The next part of a METAR specifies the airport or weather station from which the METAR was issued. Stations in the United States are prefixed with a K, while those in Hawaii and Alaska are prefixed with PH and PAA, correspondingly. In our example, the issuing station is the JFK Airport in New York.

3. Date and Time

METAR KJFK 162251Z COR 16007KT 10SM +BLRA FEW055 SCT190 BKN260 26/13 A2982 RMK AO2 SLP098 T02610128

The third element is pretty straightforward – it merely indicates the date and time when the METAR was issued. In our example, the first two numbers (16) refer to the day of the month of the METAR. Note that the METAR does not indicate the month, as that is left up to context. The next four digits indicate the time in Zulu, which is 22:51 in our example. Since METAR is always reported in Zulu or Greenwich Mean Time, you may have to get used to converting from GMT to your local time.

4. Modifier

METAR KJFK 162251Z COR 16007KT 10SM +BLRA FEW055 SCT190 BKN260 26/13 A2982 RMK AO2 SLP098 T02610128

The modifier is not an essential element of a METAR is more commonly omitted. It merely indicates if the METAR was generated by an automated station (AUTO) or if it had to be corrected from an automatic report (COR).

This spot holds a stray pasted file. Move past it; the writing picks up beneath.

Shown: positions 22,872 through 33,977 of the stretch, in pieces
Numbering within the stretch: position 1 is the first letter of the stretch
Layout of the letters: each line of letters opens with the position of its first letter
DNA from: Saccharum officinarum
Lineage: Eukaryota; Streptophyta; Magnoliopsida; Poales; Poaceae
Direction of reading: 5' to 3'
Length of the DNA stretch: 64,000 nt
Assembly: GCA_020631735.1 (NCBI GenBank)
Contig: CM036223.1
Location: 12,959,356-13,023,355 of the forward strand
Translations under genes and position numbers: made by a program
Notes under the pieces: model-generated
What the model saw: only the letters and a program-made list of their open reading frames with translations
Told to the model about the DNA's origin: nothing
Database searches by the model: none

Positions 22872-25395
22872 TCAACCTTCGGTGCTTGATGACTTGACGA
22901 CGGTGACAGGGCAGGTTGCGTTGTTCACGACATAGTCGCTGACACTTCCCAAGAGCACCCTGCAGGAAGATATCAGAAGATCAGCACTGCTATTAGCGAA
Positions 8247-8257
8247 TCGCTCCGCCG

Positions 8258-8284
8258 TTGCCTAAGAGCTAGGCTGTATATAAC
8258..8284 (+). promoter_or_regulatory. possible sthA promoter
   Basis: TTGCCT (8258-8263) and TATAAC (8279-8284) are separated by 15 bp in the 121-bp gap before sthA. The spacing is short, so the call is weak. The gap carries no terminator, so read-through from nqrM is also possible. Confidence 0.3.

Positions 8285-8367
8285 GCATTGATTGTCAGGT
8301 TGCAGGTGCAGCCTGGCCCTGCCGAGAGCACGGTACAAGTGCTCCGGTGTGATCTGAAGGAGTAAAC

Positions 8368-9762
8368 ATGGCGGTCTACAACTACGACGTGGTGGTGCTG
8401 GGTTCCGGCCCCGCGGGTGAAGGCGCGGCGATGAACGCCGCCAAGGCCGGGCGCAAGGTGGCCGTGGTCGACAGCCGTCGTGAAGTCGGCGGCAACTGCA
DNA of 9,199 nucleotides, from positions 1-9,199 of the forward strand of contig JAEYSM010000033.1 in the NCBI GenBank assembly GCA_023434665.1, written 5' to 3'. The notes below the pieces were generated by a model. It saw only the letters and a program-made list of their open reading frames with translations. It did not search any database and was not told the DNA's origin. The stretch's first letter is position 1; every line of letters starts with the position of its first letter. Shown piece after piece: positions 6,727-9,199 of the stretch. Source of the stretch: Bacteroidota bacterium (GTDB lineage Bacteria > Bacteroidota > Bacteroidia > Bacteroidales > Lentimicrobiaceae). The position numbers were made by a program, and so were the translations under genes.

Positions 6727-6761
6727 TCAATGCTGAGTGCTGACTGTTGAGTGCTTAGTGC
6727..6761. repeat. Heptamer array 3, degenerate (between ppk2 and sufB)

5. Wind information

METAR KJFK 162251Z COR 16007KT 10SM +BLRA FEW055 SCT190 BKN260 26/13 A2982 RMK AO2 SLP098 T02610128

The next element of the METAR describes the wind conditions. This can be divided into two parts: wind direction and speed.

Wind direction is indicated by the first three digits (160). This is the direction of the source of the wind in degrees. In some cases, a single source for the wind cannot be identified. Instead of a number, the direction is instead replaced with ‘VRB’ which stands for variable.

The remaining characters (07KT) refer to wind speed in knots. In our example, 07KT means 7 knots. This is a very basic example where wind speed is fairly consistent. In some cases, periodic gusts of wind may be experienced. When this happens, the wind speed term can be expanded to include the speed of the gusts of wind. For example, 16007G10KT indicates that the wind speed is 7 knots, but gusts of wind that can reach up to 10 knots may be experienced.

6. Visibility

METAR KJFK 162251Z COR 16007KT 10SM +BLRA FEW055 SCT190 BKN260 26/13 A2982 RMK AO2 SLP098 T02610128

Visibility in METAR reports is measured and indicated in statute miles (SM), as per aviation and meteorology standards. In our example, visibility is limited to only 10 statute miles. This does not need to be a whole number. For instance, a METAR report that includes 101/2SM indicates that visibility is only up to 10.5 statute miles.

7. Present weather